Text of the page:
ALBANY, N.Y. (AP) - Lawmakers in the New York state Assembly have voted to make opioid addiction a qualifying condition for medical marijuana.
The Democrat-led chamber passed the bill on Wednesday. It hasn't been scheduled for a vote in the Senate, where it's likely to face some opposition.
If enacted, the bill would authorize people who have been diagnosed with opioid use disorder to seek medical marijuana from a physician.
Supporters say medical marijuana can help with withdrawal and make it easier for people to stop using opioids. They also note that marijuana is far less dangerous than heroin or opioids and can be a good alternative when it comes to pain relief.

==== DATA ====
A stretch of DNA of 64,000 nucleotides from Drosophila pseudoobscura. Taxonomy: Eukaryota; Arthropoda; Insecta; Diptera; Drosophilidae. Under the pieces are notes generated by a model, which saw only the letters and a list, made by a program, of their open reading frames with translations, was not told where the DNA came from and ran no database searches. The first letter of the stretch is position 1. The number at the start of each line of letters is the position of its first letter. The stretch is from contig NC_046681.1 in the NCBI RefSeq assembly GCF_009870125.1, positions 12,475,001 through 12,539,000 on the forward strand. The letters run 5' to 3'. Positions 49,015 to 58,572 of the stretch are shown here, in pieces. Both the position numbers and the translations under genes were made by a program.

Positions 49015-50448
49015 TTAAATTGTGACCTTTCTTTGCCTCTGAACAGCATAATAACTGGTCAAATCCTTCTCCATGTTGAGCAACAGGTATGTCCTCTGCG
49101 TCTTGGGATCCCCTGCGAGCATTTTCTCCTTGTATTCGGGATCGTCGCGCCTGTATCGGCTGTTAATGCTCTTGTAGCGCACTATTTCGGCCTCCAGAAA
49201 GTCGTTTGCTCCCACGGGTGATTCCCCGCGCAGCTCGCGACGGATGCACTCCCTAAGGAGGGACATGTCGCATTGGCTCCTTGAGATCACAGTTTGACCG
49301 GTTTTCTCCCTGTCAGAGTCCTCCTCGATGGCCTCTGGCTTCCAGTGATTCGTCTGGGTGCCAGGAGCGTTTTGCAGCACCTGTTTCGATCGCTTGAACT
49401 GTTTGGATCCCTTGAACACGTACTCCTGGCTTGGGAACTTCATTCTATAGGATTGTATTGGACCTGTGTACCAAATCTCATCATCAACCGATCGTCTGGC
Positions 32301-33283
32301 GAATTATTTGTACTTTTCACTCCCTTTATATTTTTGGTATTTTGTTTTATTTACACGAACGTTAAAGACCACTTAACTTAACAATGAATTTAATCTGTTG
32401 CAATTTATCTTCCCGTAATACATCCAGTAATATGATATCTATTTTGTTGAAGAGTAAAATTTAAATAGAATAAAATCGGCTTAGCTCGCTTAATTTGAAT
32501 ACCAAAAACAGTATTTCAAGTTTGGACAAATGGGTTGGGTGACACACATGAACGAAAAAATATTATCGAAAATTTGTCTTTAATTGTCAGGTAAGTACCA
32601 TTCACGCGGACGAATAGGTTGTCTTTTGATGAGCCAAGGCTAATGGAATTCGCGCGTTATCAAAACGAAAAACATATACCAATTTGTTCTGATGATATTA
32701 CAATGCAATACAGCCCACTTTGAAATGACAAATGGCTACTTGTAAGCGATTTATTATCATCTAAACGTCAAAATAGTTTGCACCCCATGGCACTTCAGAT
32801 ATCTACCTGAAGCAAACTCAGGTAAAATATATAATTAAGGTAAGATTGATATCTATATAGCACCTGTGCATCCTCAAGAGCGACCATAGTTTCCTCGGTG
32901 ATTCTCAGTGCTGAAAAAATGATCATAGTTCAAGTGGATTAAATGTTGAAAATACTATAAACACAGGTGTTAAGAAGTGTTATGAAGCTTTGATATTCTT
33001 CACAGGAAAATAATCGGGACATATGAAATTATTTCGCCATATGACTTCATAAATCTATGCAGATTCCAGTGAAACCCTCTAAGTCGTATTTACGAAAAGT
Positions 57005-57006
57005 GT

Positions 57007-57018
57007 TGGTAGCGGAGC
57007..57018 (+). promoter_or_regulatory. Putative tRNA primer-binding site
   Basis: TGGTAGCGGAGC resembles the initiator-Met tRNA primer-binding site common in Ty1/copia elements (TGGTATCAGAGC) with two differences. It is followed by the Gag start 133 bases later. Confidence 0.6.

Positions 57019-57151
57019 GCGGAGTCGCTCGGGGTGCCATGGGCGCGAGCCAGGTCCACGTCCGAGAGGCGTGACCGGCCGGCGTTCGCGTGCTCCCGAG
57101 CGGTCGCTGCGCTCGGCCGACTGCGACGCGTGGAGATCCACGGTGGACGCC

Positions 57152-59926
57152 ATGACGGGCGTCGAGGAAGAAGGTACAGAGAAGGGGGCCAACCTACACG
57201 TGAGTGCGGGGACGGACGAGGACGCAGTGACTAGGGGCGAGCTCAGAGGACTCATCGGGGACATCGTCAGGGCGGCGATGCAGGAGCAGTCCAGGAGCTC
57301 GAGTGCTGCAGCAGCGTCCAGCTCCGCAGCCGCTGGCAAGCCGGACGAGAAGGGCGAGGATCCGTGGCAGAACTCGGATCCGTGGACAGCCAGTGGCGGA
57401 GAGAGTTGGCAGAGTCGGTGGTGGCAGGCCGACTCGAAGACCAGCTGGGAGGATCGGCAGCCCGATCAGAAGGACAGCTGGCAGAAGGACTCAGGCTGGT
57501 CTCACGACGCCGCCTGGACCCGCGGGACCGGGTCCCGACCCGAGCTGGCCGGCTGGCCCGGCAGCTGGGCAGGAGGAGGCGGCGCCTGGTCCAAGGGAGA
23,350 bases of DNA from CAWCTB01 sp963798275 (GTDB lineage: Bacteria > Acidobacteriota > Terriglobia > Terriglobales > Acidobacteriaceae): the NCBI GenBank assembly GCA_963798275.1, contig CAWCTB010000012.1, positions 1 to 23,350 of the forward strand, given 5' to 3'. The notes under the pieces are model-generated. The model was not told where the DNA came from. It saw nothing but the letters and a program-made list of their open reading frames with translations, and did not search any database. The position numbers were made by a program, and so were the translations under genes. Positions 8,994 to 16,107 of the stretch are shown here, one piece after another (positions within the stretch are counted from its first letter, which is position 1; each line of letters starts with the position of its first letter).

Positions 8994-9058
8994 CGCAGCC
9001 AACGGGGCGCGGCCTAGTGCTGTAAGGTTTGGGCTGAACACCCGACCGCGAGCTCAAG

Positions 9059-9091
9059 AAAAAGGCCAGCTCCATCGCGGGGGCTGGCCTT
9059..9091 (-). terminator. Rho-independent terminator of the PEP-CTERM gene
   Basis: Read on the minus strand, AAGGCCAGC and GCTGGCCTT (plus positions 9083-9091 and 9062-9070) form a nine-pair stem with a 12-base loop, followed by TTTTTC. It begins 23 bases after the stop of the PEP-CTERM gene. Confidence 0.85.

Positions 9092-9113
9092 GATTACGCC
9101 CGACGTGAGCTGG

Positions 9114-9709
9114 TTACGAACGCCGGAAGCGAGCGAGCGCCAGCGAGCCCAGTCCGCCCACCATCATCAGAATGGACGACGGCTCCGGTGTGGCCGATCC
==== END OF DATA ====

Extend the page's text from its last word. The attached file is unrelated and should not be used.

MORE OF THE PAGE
- Lawmakers vote to let opioid addicts use medical marijuana
- Local office using medical marijuana to fight opioid addiction
- Lawmakers say opioid distributors missed signs
- NY lawmakers vote to ease propane deliveries in severe cold
- NY state lawmakers again pushing for voting reforms
- NY agency releases 'Reversing the Stigma' documentary about addiction
- Neighborhood Center plans in-patient addiction treatment center
- Local advocates for addiction recovery take message to Albany
- Lawmakers vote to make 18 the minimum age for indoor tanning
- Colorado Advocate Weighs In On Marijuana Debate